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To Promote Change, Appeal to Your Team’s Values
February 23, 2023
Leaders often scour for technical information to promote a change initiative, but what if this is the wrong focus? To motivate a team to accept change, appealing to values that reinforce their identity is far more effective.
People are motivated more by emotion than by information. There are countless examples of employees resisting changes that made perfect business sense. To understand why, consider the emotional weight that change must overcome. Luciana Paulise wrote in Forbes Magazine that,
“Change is like grieving a dear family member, you need to let go of something you loved, something you were used to: a team, a role, an office, or even a salary. Nobody enjoys grieving, it is a hard process that cannot be rushed, that’s why it is so difficult for teams to overcome change.”
The people’s side of change must be considered, which is why human-centered design is a helpful change management framework. No matter how much evidence a leader can compile, battling emotion with information is a losing strategy.
Conversely, change efforts are more successful when leaders utilize emotion instead of fighting against it. Harvard University faculty members John Kotter and Dan Cohen explained in The Heart of Change that,
“…the core of the matter is always about changing people’s behavior, and behavior change happens in highly successful situations mostly by speaking to people’s feelings…In highly successful change efforts, people find ways to help others see the problems or solutions in ways that influence emotions, not just thought.”
The question is how leaders can use emotions to their benefit when pushing for change. One solution is to appeal to the values that form a group’s identity.
The Switch Strategy
In their book Switch: How to Change Things When Change Is Hard, Stanford University professor Chip Heath and his brother Dan Heath, a Senior Fellow at Duke University, showed how this strategy saved a vanishing Caribbean parrot. Paul Butler was a conservation adviser hired by the forestry department of St. Lucia in 1977 to revive the dwindling population of St. Lucia Parrots. Butler recommended the government take several legislative steps to protect the bird, but before officials implemented any changes, Butler focused on creating buy-in among St. Lucians. He did so by making the bird more visible on the island through puppet shows, T-shirts, musicals performed by local bands, dressing volunteers in parrot costumes, and even printing parrot calling cards.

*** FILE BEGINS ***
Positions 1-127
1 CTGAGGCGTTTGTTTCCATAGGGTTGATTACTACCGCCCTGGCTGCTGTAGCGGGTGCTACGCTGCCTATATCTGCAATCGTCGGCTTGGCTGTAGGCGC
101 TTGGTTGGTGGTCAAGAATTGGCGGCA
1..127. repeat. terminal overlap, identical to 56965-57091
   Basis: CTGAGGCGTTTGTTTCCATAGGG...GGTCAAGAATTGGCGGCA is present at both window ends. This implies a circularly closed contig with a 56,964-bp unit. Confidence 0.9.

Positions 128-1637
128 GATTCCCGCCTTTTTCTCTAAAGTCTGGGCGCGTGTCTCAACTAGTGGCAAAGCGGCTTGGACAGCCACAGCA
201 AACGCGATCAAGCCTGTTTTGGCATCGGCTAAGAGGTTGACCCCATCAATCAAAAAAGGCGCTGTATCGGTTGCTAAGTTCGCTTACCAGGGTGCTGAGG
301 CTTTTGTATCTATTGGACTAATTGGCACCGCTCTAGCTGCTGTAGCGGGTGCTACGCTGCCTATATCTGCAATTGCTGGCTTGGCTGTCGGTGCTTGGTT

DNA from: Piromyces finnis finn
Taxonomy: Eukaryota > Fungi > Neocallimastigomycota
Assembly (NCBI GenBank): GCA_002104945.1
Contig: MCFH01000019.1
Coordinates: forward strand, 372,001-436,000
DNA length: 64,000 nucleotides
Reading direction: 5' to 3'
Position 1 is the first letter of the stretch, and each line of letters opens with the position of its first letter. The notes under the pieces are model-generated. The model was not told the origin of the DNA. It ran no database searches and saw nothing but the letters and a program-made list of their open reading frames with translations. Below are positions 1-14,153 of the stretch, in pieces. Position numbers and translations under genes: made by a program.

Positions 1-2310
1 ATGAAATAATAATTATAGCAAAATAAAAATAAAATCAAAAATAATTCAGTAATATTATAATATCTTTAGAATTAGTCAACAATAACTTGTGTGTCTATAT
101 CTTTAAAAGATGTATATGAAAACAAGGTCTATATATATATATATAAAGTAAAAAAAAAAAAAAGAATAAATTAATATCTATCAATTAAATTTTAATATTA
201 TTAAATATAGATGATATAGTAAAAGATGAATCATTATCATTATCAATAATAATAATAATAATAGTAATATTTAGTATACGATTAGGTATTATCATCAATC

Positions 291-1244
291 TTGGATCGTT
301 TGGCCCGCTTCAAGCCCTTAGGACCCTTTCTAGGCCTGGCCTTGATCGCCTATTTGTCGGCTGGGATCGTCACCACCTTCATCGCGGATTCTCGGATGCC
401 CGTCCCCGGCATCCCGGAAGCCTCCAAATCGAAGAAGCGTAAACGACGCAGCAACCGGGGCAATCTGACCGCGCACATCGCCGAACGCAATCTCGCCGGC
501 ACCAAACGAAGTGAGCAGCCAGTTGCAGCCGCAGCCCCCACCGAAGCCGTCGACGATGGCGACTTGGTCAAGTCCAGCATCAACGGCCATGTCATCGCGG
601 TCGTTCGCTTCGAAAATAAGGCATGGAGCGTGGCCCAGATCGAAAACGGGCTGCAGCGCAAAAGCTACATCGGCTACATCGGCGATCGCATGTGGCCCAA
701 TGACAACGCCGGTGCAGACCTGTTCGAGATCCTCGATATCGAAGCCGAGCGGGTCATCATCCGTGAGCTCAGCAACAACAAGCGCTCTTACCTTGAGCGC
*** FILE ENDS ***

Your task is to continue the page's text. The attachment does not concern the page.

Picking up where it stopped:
Butler realized he needed the public to care about his cause before legislative change could occur, but he did not try to make an economic case for the bird’s importance or dictate a new way of life to the St. Lucians. Instead, the authors argued, he appealed to their national pride and invited the public to behave in accordance with that value. In other words, he did not ask them to change their ways but rather to act in alignment with their identity. As a result, public support for the bird skyrocketed, the forestry department passed Butler’s recommendations into law, and the population of the St. Lucia Parrot increased dramatically.
Appealing to a team’s values successfully persuades them to accept a change, especially since employees want to work for companies whose values align with theirs. To implement this strategy, leaders must show how a change promotes the team’s existing values. This way, employees do not feel threatened so much as inspired — leaders do not ask them to change who they are but to act in greater alignment with their identity.
How WBD is Helping
As a leader in the government consulting space, Washington Business Dynamics (WBD) knows the importance of strategic business process improvements and the value of change management strategies, including Prosci’s ADKAR model.
WBD is proud of our work with the Department of Defense (DoD), where we developed a crowdsourcing platform, Waggl, which garners insights on barriers to change and measures the rate of adoptions across the enterprise. Several Fortune 500 corporations have adopted the tool, and over thirty organizations across the DoD apply the Waggl for change management insight. The platform allows WBD to generate qualitative and quantitative information that provides senior officials with real-time, automated graphics illustrating change readiness, barriers, and best practices.
WBD helps its clients make better decisions as they implement new systems, technology, and processes and develops bespoke change management solutions with data-driven results.
Author: Gerry Flood, Senior Associate at WBD, is a financial consultant professional engaged with the firm’s Procurement and Business Analysis award with the Department of Defense.